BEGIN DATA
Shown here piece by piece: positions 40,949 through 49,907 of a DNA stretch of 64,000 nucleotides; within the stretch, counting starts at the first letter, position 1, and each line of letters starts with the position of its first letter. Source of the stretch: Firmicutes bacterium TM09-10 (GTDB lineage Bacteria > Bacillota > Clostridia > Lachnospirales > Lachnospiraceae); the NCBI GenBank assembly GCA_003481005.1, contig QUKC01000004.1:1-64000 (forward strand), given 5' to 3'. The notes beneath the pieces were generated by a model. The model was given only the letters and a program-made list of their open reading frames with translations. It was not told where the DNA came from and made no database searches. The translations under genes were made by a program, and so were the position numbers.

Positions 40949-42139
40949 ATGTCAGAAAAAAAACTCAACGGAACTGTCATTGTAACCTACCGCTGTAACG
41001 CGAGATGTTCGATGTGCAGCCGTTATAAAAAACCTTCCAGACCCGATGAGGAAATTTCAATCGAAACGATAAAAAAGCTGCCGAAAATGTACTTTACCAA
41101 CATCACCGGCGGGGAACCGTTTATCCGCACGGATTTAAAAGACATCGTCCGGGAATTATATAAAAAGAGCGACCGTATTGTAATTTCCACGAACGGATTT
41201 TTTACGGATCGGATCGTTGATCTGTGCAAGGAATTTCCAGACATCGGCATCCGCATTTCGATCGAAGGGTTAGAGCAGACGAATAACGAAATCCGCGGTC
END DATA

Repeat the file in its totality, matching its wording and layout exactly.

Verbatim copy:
Shown here piece by piece: positions 40,949 through 49,907 of a DNA stretch of 64,000 nucleotides; within the stretch, counting starts at the first letter, position 1, and each line of letters starts with the position of its first letter. Source of the stretch: Firmicutes bacterium TM09-10 (GTDB lineage Bacteria > Bacillota > Clostridia > Lachnospirales > Lachnospiraceae); the NCBI GenBank assembly GCA_003481005.1, contig QUKC01000004.1:1-64000 (forward strand), given 5' to 3'. The notes beneath the pieces were generated by a model. The model was given only the letters and a program-made list of their open reading frames with translations. It was not told where the DNA came from and made no database searches. The translations under genes were made by a program, and so were the position numbers.

Positions 40949-42139
40949 ATGTCAGAAAAAAAACTCAACGGAACTGTCATTGTAACCTACCGCTGTAACG
41001 CGAGATGTTCGATGTGCAGCCGTTATAAAAAACCTTCCAGACCCGATGAGGAAATTTCAATCGAAACGATAAAAAAGCTGCCGAAAATGTACTTTACCAA
41101 CATCACCGGCGGGGAACCGTTTATCCGCACGGATTTAAAAGACATCGTCCGGGAATTATATAAAAAGAGCGACCGTATTGTAATTTCCACGAACGGATTT
41201 TTTACGGATCGGATCGTTGATCTGTGCAAGGAATTTCCAGACATCGGCATCCGCATTTCGATCGAAGGGTTAGAGCAGACGAATAACGAAATCCGCGGTC